Review by CHARLES ZIARKOJune 12, 2017 certified reviewer
What I liked
PRODUCTION “B”, which I saw a week earlier: (1) a post-WWII noir parody from a feminist POV, (2) sentimental two-character romance and (3) “now” APP romantic entanglements—-with smart stories, splendid casts and bright song scores. Special kudos to the two oldsters in the middle show and to Andy Goldenberg, who had only 2 minutes and 1 song in the 3rd show, yet made an indelible impression! PRODUCTION “C”, the high point of the series, which I saw on a single evening with “A” and “D”: (1) a Greek classic adapted into one “colloquial” act, (2) “Curses”, a Jewish legend amusingly-adapted and especially well staged, and (3) the apex of the whole series, “The Wedding Night”, a 20-minute full opera adapted from a vampire legend, with an excellent cast of strong singers, splendidly directed.
What I didn't like
PRODUCTION “A”: A very poor Worst Foot Forward—-three NSG stories, headed for a wastebasket (or retrieved from one), with a cast that can neither act nor sing! Beware! PRODUCTION “D”: Execrable, but not Untalented. 3 “naughty R” (or just plain tasteless) stories packaged together: (1) “Foot Fetish”, cleverly-concocted but not for the squeamish, with 2 star turns (Elise Dewsberry, one of the execs of NMI, and Matt Vallee), (3) “Chaturbate”, chronicling the career of an internet exhibitionist, with a really talented cast (for people who liked “THE M/F W/T HAT”, like me) and (2) sandwiched in between, a desperately juvenile “fairy tale” which equates King Midas with our current president. Ugh!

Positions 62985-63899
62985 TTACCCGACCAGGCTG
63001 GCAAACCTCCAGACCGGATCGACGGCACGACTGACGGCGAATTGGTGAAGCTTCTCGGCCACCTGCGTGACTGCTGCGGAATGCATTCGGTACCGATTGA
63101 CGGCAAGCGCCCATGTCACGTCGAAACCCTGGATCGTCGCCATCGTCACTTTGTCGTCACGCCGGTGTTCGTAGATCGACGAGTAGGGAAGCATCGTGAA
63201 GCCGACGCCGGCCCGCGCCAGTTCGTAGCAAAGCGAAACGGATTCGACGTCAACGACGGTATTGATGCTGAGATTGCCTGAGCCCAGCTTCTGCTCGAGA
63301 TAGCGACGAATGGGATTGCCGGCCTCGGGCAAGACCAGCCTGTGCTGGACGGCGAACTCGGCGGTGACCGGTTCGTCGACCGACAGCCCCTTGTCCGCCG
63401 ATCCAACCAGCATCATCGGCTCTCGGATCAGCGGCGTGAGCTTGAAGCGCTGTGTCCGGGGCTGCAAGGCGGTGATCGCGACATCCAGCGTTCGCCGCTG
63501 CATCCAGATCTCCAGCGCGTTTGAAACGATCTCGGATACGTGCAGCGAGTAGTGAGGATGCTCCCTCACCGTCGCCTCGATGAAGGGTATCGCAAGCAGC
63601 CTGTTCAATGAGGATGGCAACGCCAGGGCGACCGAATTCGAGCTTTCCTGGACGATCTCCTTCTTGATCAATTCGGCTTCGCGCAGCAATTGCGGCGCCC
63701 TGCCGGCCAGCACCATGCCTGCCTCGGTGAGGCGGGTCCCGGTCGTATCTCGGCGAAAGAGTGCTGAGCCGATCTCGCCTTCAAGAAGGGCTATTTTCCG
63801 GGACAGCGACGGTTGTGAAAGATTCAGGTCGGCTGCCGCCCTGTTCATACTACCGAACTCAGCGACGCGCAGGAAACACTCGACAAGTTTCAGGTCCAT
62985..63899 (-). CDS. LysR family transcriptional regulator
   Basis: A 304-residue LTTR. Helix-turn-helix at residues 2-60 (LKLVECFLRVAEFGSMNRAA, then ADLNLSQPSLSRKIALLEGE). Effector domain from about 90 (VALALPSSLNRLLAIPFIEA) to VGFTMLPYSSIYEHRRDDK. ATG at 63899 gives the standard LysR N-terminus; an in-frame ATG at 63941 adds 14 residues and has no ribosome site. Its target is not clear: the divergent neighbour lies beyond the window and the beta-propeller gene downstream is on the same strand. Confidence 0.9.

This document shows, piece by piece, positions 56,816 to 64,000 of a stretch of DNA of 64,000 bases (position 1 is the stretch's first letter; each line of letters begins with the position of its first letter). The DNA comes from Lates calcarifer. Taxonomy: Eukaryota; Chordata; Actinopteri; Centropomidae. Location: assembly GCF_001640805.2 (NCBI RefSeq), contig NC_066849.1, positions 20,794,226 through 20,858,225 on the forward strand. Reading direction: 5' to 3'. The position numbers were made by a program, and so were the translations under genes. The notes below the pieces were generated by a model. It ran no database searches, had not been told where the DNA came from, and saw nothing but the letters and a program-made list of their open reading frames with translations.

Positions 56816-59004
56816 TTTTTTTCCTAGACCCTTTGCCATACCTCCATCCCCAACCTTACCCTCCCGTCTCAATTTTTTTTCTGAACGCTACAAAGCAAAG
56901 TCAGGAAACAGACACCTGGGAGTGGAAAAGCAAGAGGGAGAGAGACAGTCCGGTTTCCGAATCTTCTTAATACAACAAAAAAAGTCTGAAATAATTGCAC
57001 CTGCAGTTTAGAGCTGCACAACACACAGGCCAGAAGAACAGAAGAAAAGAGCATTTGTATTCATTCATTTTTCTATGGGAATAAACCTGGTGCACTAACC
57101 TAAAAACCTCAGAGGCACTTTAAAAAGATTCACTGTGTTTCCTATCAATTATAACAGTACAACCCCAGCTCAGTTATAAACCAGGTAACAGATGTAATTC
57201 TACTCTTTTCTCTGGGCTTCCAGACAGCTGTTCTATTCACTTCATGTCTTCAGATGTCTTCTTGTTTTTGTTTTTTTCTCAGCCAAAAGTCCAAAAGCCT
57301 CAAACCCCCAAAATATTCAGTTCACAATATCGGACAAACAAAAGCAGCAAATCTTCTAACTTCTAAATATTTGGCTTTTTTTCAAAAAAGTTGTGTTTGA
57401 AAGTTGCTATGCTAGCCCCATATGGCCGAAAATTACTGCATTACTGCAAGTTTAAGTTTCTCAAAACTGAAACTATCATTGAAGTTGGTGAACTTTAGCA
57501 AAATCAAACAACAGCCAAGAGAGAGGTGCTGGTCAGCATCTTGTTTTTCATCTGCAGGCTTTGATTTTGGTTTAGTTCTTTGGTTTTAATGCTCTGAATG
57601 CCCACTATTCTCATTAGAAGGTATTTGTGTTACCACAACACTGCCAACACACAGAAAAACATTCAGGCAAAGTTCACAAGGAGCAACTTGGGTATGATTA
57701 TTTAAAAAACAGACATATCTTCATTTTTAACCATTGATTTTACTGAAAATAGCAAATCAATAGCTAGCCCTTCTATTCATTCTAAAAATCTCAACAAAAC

My overall impression
A bright discovery of this Fringe Festival has been hiding in plain sight for years, anonymously showcasing new musical talent every Summer from a hq on Vineland in the Valley! This season New Musicals Inc has brought its series of “student projects” to Fringe in four separate hours, with three different original 20-minute musicals in each hour: A-B-C-and-D—-a total of 12 different one-acts! But please note that it’s actually 1001 MINUTES of New Musicals, which, divided out (4 programs of 3 shows times the # of performances of each) totals 16.7 minutes PER—-which needs to be properly explained! Overall, 50% is usually considered a pretty good batting average—-but not necessarily in the Theatre!